Leader/Soldier Effects Tool Suite

Mobile software helps soldiers coordinate firing info

The Leader/Soldier Effects Tool Suite is a software system that enables soldiers to relay information to others so they can better plan, coordinate and execute fires quickly and efficiently.

Developed and tested by the Army Armament Research, Development and Engineering Center (ARDEC), LETS can operate on handheld devices such as mobile phones and vehicle platforms and works within the Maneuver Aviation Fires Integrated Application, which helps smaller units call for indirect fire.  

“Need to generate a precise grid coordinate to call for indirect fire or close air support? There's an app for that,” the Army quipped about the MAFIA application. 

LETS and MAFIA operate on Nett Warrior, the integrated dismounted handheld situational awareness and mission command system used during combat operations. 

With LETS, soldiers are able to coordinate tasking, track team members, illustrate sector sketches, nominate targets and notify other users about strike warnings.  Users can share firing details, including range assessment, battle damage assessment, weapon emplacement and control measures.

“The whole point is to optimize fire strikes at the company level and below. In order to do that, we developed this application [LETS] so that we can do fire planning and execution,” said Armando Paz, ARDEC technical lead. “The soldiers in the small unit (at the company level and below) don’t have these technological abilities yet.”

Since the LETS project started in 2012, it has undergone serious hands-on testing within the last year, the Army reported, including fire planning, area reconnaissance and maneuver, as well as attack and hasty defense.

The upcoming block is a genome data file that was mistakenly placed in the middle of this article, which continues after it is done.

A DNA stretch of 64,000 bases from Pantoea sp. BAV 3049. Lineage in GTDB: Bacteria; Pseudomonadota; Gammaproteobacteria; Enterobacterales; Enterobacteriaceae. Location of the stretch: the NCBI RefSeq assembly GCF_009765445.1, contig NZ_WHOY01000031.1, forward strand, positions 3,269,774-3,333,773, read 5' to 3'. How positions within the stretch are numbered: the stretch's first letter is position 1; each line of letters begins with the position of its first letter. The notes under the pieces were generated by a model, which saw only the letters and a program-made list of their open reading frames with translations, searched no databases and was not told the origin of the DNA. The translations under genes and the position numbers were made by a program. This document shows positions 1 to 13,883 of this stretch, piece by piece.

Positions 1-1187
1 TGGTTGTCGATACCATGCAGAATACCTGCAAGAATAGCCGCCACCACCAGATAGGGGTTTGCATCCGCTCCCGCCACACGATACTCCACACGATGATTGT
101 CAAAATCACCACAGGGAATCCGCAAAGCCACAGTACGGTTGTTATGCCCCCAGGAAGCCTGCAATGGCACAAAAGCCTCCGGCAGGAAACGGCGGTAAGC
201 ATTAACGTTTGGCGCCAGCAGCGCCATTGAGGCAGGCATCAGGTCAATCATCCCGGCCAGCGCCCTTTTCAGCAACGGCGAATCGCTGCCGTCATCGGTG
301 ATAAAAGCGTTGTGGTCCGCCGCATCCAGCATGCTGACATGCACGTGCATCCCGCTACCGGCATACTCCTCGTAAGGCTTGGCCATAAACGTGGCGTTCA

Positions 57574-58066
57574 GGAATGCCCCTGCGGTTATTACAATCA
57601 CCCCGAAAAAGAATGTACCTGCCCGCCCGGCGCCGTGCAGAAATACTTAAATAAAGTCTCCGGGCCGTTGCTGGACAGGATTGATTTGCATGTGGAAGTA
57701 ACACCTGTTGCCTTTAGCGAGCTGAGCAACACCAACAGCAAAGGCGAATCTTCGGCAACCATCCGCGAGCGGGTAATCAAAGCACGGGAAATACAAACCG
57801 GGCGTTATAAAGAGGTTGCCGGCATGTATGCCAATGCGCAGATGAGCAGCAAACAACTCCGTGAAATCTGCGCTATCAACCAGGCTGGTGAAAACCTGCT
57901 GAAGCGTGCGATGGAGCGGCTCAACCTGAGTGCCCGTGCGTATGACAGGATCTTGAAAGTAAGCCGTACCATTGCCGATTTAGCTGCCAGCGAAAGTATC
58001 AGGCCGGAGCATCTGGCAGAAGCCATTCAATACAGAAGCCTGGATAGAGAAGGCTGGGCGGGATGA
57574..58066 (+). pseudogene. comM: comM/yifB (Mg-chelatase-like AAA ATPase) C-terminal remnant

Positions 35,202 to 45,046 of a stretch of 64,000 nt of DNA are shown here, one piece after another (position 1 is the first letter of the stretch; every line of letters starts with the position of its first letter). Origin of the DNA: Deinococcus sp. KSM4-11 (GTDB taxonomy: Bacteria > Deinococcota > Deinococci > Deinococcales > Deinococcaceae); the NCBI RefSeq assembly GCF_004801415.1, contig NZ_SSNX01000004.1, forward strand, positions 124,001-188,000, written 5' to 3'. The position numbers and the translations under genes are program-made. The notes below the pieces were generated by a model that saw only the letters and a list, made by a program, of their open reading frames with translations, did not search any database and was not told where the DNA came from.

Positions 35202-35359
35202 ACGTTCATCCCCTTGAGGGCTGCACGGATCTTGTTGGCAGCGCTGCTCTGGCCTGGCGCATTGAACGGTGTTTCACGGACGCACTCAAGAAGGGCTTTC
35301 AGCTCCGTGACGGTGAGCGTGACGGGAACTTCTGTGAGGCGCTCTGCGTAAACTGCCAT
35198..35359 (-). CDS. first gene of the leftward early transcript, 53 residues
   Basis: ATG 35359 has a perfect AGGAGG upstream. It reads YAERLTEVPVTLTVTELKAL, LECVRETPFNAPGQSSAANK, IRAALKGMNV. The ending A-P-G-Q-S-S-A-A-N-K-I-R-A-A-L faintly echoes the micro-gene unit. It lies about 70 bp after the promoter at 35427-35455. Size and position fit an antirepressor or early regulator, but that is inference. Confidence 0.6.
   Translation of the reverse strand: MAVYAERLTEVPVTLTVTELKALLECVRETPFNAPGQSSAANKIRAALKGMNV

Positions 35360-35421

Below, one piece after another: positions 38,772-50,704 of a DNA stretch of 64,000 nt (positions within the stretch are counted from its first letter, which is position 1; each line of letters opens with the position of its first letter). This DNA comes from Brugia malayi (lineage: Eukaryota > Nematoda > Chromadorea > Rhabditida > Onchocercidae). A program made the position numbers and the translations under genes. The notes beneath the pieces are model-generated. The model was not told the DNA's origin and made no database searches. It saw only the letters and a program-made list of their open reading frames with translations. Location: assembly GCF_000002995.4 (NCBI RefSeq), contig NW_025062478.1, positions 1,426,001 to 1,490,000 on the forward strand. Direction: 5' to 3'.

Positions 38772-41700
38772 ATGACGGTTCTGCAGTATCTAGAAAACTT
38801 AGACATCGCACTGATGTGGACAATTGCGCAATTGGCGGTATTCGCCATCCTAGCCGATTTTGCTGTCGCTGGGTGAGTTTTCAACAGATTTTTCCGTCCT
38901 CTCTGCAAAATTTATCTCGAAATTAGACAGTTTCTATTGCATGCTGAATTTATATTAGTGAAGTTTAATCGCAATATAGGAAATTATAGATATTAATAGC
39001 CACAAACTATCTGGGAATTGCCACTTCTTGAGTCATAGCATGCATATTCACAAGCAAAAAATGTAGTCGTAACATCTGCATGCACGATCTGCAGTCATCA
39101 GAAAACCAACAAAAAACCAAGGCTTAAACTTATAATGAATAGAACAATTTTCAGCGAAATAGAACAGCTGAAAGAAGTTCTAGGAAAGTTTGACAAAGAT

Fire planning assistance was one of the best features of the software, according to participants that tested it in real-life scenarios and environments recently at Joint Base McGuire-Dix-Lakehurst, N.J.  “For squad leaders, platoon leaders, platoon sergeants, it makes planning a lot easier and faster because everyone has this fantastic imagery that we can all see in our own hands,” said 1st Lt. Brandon Slusher.  “We can make a plan, one person can transfer all the data and then it’s shared on every person’s device. And at that point – if anyone adds anything – everyone can see it.”

Some lauded the user-friendliness of the software, but suggested that certain capabilities, such as tasking, did not need to be included.  “Some of the things that the developers want to digitize, don’t need to be digitized,” Slusher said. “Saying, ‘Hey, you go there’ is easier than doing 10 key pushes to tell someone ‘Hey, you go there.’”  

The Army expects LETS will be fielded by 2017.

About the Author

Mark Pomerleau is a former editorial fellow with GCN and Defense Systems.


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